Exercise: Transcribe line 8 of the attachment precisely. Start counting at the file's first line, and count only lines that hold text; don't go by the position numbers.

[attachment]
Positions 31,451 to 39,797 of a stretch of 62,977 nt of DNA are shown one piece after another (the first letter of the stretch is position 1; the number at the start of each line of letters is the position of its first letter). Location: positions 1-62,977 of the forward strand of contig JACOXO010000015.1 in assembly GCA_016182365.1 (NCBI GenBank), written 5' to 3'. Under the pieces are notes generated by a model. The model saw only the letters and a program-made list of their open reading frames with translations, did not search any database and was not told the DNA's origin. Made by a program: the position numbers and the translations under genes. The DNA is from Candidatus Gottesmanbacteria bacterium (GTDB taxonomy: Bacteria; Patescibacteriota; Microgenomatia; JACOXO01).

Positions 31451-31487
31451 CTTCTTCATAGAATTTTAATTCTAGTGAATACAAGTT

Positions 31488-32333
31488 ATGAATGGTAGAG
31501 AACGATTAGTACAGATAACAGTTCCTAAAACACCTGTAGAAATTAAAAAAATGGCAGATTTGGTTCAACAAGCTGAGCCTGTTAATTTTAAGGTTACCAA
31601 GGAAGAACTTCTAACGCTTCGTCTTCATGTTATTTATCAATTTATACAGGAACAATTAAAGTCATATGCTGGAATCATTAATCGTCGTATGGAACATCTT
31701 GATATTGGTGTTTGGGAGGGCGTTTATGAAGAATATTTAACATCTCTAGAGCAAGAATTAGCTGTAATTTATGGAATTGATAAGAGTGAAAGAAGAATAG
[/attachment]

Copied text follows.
31701 GATATTGGTGTTTGGGAGGGCGTTTATGAAGAATATTTAACATCTCTAGAGCAAGAATTAGCTGTAATTTATGGAATTGATAAGAGTGAAAGAAGAATAG